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Pure Storage announces QLC-based FlashArray //C secondary storage platform

Live from Austin, Texas, Max Mortillaro reports on the FlashArray //C. FlashArray //C joins the Tier 1 storage FlashArray //X platform, and the high-performance FlashBlade object & file storage platform.

FlashArray //C is Pure Storage’s response to the challenges with hybrid secondary storage platforms, namely management complexity, inconsistent performance and a lack of enterprise features (all according to Pure).

Pure Storage claims that //C was born out of listening to customer demand, namely a need for an end-to-end Pure Storage experience across platforms and storage tiers.

FlashArray //C in a nutshell

At the time of release, we haven’t been given much technical details (a deep dive will hopefully follow later on) but FlashArray //C is essentially using QLC 3D NAND memory over NVMe, and uses 3D XPoint for caching.

When purely look at the flash media itself, QLC NAND offers the highest density, but is also considerably slower than TLC, and it also suffers from a lower endurance. These downsides are mitigated by a lower $/GB cost compared to TLC, and let’s also not forget that the array also uses Tier-0 3D XPoint flash to give a performance boost.

Don’t get mistaken though, //C is a secondary storage platform, where performance characteristics are less critical than with primary storage. Pure claims a “predictable 2 to 4ms latency”, and a 10x consolidation ratio over hybrid / HDD based platforms.

Consolidation benefits of the FlashArray //C compared to hybrid solutions. Source: Pure Storage slide deck

The platform currently offers three capacities: 1.3 PB, 3.2 PB and 5.2 PB, all rated as effective capacities (i.e. after applying data reduction mechanisms; raw capacities are 366 TB, 878 TB and 1.39 PB).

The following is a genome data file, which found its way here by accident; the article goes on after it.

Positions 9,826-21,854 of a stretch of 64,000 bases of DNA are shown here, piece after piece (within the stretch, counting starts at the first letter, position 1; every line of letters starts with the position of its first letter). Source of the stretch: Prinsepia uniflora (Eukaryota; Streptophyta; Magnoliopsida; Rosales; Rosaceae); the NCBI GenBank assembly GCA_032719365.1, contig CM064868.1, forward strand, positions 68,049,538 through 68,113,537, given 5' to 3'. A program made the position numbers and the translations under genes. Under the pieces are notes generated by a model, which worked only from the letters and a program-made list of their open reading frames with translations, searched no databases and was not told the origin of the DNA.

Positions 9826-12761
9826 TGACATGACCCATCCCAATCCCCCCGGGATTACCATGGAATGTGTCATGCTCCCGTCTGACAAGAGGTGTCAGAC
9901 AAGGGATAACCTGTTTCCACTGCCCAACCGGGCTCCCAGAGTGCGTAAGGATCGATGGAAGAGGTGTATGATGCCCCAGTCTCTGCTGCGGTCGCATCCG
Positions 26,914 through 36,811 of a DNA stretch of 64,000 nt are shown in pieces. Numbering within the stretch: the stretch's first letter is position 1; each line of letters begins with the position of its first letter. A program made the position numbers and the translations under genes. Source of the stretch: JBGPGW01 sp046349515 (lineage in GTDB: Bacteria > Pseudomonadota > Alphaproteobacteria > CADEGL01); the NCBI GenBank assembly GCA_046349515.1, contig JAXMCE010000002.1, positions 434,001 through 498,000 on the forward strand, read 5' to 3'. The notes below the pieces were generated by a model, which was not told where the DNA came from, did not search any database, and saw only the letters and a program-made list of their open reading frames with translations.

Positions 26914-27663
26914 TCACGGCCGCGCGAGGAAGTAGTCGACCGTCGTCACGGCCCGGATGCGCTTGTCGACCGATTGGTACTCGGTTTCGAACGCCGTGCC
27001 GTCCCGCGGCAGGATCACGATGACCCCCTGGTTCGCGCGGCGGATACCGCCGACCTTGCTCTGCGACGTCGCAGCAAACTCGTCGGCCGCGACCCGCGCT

The QLC flash capacity is provided through Pure Storage proprietary DirectFlash form factor. It is not clear at this point how the Optane (3D XPoint) capacity is provisioned.

We also haven’t been given any deep dive as to how Purity will handle write operations to reduce wear on the low-endurance QLC flash (with less than 1K P/E cycles), but it’s expected that they would use common mechanisms they’ve used in their other arrays such as a global FTL (Flash Translation Layer) and other data reduction techniques.

Use Cases

The FlashArray //C is targeted at classical secondary storage use cases. Pure Storage advocates for FlashArray //C use in the context of Tier-2 applications Disaster Recovery, Policy-based VM tiering, Multi-Cloud Dev/Test, snapshot consolidation, and use as a backup target.

FlashArray //C can be consumed as block (FC, iSCSI, NVMe-oF) and file storage (NFS, SMB). It also supports vVols, a VMware technology that Pure Storage has been one of the greatest proponents.


Currently, all we know is that the FlashArray //C will use the Pure1 analytics platform. It remains yet to be seen whether this platform will continue to exist “as is”, or if Pure will consider baking in some data management capabilities.

The next hypothesis here is (assuming they’re considering that) what would be the best way to achieve this. I cannot say if Pure Storage have enough in-house resources to work on such a project, therefore it is likely that if they envisioned this route, they might need to achieve these capabilities through an acquisition.

I’m interested in understanding what Pure Storage will be working on at the software level. Data management platforms are all the rage, and going into this direction may help Pure Storage expand laterally into this lucrative market.

TECHunplugged’s Opinion

It’s interesting to see how technology can be used to achieve different outcomes. We’ve recently seen startup companies advocate the use of 3D XPoint and QLC 3D NAND to build a massively scalable and fast single tier storage.

Pure Storage instead took the decision to build a secondary storage platform while using the same components. It’s understandable that building a high performance solution based on 3D XPoint and QLC would be a way of shooting themselves in the foot, considering the existence of the //X and of FlashBlade.

There are already a lot of secondary platforms out there, but not much that I know of using QLC and 3D XPoint. The footprint gains are real, the necessity to replace HDDs with QLC is another topic. Are HDDs doomed? Perhaps not, but it seems foreseeable that they will be displaced to a lower tier (archival, perhaps) by QLC.

By the way, I’m curious to hear if Pure is going to use Optane in the //X or in FlashBlade. Looking at our badges, Optane is mentioned so looking forward to the other announcements.

FlashBlade brings additional capabilities to Pure Storage’s product line and allows them to deliver a consistent, end-to-end experience to their customers.

The next step will be to understand what capabilities this product will have, i.e. if Pure Storage will have the boldness of baking in data management capabilities. Stay tuned!